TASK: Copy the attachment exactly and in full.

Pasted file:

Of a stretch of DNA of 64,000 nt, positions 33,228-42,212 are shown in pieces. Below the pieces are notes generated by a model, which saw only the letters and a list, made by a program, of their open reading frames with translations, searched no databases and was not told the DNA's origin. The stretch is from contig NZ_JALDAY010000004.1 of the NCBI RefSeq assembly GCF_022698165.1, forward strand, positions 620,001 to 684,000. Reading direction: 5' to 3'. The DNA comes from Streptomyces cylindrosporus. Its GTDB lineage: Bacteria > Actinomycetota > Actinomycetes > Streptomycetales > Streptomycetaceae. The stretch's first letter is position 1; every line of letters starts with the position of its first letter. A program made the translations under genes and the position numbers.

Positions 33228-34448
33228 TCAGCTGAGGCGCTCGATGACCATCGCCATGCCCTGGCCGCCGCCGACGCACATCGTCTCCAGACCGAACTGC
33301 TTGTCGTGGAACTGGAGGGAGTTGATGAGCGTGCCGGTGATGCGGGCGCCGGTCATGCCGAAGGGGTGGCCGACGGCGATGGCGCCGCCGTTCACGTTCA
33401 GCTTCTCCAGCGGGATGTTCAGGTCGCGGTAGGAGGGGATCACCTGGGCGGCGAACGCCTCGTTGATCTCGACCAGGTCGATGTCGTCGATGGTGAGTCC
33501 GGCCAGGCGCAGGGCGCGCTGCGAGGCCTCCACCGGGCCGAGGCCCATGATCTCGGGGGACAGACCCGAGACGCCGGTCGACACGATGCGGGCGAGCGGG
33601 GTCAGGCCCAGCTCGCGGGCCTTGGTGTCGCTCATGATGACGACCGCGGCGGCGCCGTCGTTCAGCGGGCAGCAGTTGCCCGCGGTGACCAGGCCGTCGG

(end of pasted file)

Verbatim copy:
Of a stretch of DNA of 64,000 nt, positions 33,228-42,212 are shown in pieces. Below the pieces are notes generated by a model, which saw only the letters and a list, made by a program, of their open reading frames with translations, searched no databases and was not told the DNA's origin. The stretch is from contig NZ_JALDAY010000004.1 of the NCBI RefSeq assembly GCF_022698165.1, forward strand, positions 620,001 to 684,000. Reading direction: 5' to 3'. The DNA comes from Streptomyces cylindrosporus. Its GTDB lineage: Bacteria > Actinomycetota > Actinomycetes > Streptomycetales > Streptomycetaceae. The stretch's first letter is position 1; every line of letters starts with the position of its first letter. A program made the translations under genes and the position numbers.

Positions 33228-34448
33228 TCAGCTGAGGCGCTCGATGACCATCGCCATGCCCTGGCCGCCGCCGACGCACATCGTCTCCAGACCGAACTGC
33301 TTGTCGTGGAACTGGAGGGAGTTGATGAGCGTGCCGGTGATGCGGGCGCCGGTCATGCCGAAGGGGTGGCCGACGGCGATGGCGCCGCCGTTCACGTTCA
33401 GCTTCTCCAGCGGGATGTTCAGGTCGCGGTAGGAGGGGATCACCTGGGCGGCGAACGCCTCGTTGATCTCGACCAGGTCGATGTCGTCGATGGTGAGTCC
33501 GGCCAGGCGCAGGGCGCGCTGCGAGGCCTCCACCGGGCCGAGGCCCATGATCTCGGGGGACAGACCCGAGACGCCGGTCGACACGATGCGGGCGAGCGGG
33601 GTCAGGCCCAGCTCGCGGGCCTTGGTGTCGCTCATGATGACGACCGCGGCGGCGCCGTCGTTCAGCGGGCAGCAGTTGCCCGCGGTGACCAGGCCGTCGG